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Shades, Chapter Nine: Patronus, Part 2 - The Phantom Librarian
Spewing out too many words since November 2003
fernwithy
fernwithy
Shades, Chapter Nine: Patronus, Part 2
Okay, I made my NaNo word quota, so that means I can do a Shades segment. What's the reward for writing? I get to write!

It strikes me that I either have the exact right hobby for me or really need a new one.

Anyway, the Hogwarts Express arrived in Hogsmeade under constant guard from the Hogsmeade contingent of Aurors. When Tonks realized Harry didn't leave the train, she found him and escorted him to school, where Snape insulted her... you know, the canon scene. ;) Weary, she walks back to Hogsmeade with her Patronus by her side; it dissipates when she reaches the village.

Table of Contents and Summary So Far




A phoenix feather was waiting on the floor of her room when she got back, and she groaned--she was cold and tired, and had hoped that any messages she found would be from Remus, and that after reading them and being assured, she could sleep.

No such luck.

She wondered what Dumbledore--

She stopped in the middle of bending over to pick up the feather, her traitor imagination supplying the answer even before she'd formed the question:

Nymphadora, I'm very sorry to have to tell you this... In a war, sometimes we lose our dearest...

She ran from the Hog's Head, barely noticing the sound of her feet on the cobblestones, and worked the security charms at the Shrieking Shack. She remembered to check to see if anyone was watching--no one was--but she didn't think she'd have stopped if the whole village happened to be having a picnic at the gate. She flew through the house and dropped into the tunnel, slowling only when it became too low and narrow to maintain her run. She could hear the ragged sound of her breath echoing in the silence.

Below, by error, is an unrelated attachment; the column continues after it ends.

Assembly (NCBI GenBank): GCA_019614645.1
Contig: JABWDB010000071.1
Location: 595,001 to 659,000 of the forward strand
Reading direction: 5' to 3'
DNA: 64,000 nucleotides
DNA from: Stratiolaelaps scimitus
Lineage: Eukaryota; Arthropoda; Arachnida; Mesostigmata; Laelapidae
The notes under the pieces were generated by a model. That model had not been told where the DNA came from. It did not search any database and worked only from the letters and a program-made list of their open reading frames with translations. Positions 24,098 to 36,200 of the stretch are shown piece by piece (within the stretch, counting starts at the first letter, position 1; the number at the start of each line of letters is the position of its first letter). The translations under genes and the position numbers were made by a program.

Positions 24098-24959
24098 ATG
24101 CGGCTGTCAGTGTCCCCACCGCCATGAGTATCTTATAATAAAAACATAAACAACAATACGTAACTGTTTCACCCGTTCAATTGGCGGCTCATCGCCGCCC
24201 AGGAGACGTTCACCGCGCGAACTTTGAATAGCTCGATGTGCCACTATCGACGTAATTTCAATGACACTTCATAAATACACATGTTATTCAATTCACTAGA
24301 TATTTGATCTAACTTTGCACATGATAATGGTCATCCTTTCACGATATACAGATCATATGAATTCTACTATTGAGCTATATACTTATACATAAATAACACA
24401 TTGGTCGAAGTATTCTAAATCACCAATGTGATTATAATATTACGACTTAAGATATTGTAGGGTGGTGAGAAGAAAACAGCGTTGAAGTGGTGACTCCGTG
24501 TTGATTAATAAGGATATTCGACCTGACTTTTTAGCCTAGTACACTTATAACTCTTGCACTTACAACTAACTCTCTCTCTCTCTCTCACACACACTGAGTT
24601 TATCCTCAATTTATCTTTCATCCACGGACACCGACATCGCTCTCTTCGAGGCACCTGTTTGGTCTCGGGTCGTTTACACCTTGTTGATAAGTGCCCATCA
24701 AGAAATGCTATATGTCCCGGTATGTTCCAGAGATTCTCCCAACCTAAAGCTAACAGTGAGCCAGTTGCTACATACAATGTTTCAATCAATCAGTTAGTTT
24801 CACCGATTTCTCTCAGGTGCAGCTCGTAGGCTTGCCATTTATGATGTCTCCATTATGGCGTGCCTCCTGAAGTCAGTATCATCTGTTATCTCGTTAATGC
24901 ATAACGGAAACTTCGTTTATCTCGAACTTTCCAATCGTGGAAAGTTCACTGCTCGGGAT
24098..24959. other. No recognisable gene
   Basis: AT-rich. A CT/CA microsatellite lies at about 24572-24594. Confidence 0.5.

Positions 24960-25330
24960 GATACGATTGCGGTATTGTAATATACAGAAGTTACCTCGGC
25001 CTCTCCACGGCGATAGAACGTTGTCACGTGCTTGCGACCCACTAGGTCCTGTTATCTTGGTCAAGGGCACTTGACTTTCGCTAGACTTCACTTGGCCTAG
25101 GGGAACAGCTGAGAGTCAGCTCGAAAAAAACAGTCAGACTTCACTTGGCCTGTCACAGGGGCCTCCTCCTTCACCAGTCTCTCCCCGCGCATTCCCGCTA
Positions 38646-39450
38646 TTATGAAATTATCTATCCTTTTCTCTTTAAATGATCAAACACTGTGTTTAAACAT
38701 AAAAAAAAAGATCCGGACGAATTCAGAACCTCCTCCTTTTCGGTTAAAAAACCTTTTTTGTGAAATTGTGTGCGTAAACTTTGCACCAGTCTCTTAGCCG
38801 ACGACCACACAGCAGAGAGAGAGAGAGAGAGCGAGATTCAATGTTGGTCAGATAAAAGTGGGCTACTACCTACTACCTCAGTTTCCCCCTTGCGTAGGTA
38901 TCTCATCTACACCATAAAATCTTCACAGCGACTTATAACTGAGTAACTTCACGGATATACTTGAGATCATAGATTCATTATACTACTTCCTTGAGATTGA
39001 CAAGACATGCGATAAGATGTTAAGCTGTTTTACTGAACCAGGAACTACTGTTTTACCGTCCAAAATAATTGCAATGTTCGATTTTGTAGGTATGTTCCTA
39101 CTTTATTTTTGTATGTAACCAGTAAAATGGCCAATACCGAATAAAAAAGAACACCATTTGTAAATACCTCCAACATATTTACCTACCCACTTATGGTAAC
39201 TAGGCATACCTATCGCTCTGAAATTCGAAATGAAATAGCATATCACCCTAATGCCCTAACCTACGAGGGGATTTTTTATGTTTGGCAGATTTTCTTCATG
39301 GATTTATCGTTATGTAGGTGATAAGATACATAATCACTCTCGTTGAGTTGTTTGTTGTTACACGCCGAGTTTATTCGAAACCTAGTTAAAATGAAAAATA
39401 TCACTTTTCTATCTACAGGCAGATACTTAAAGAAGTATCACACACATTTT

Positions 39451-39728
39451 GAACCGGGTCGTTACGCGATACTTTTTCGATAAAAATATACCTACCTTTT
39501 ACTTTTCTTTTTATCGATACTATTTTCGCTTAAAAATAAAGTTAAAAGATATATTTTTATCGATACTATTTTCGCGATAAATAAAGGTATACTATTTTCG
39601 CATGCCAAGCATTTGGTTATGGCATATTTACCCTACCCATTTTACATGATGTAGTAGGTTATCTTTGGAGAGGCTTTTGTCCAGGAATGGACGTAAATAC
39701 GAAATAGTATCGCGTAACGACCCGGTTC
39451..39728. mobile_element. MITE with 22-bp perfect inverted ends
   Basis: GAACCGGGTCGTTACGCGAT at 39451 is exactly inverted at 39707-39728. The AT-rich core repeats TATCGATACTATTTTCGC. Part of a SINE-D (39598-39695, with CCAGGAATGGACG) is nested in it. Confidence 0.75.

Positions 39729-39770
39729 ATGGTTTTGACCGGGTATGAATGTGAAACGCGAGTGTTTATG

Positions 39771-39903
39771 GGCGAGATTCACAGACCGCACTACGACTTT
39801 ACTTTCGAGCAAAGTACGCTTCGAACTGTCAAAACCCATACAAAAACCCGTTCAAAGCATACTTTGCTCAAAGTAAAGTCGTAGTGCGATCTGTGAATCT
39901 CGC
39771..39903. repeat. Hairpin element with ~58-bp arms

Her pace dropping off, her mind stopped racing along with her. "Dumbledore would have come himself," she muttered aloud. "Stupid. He wouldn't just send a feather. He'd come and he'd tell me. He'd tell me as soon as he knew."

It made sense. But she couldn't stop her mind from qualifying. He'd have come himself... except that he keeps the Order business as quiet as he can around students, and he had to be there when they arrived. He wouldn't just send a feather... unless it was an emergency. He'd tell me as soon as he knew... except, of course, that her work today had involved looking after Harry, and that was too important to risk her mind not being there.

She stopped beneath the tunnel's exit beneath the tangled roots of the Whomping Willow and took a deep breath. Running frantically to Dumbledore and frightening half of Hogwarts by dashing in when they'd just been assured they were protected was hardly professional behavior, and it wasn't justified. Dumbledore was not a cruel man, and if her dire imaginings were true, he'd have found a less alarming way to contact her. Even if he hadn't come himself, he might have contacted her parents, or Molly Weasley, or even Mad-Eye. It wouldn't be a vague feather, summoning her to a shadowy meeting.

He had things on his mind other than her connection to his werewolf spy.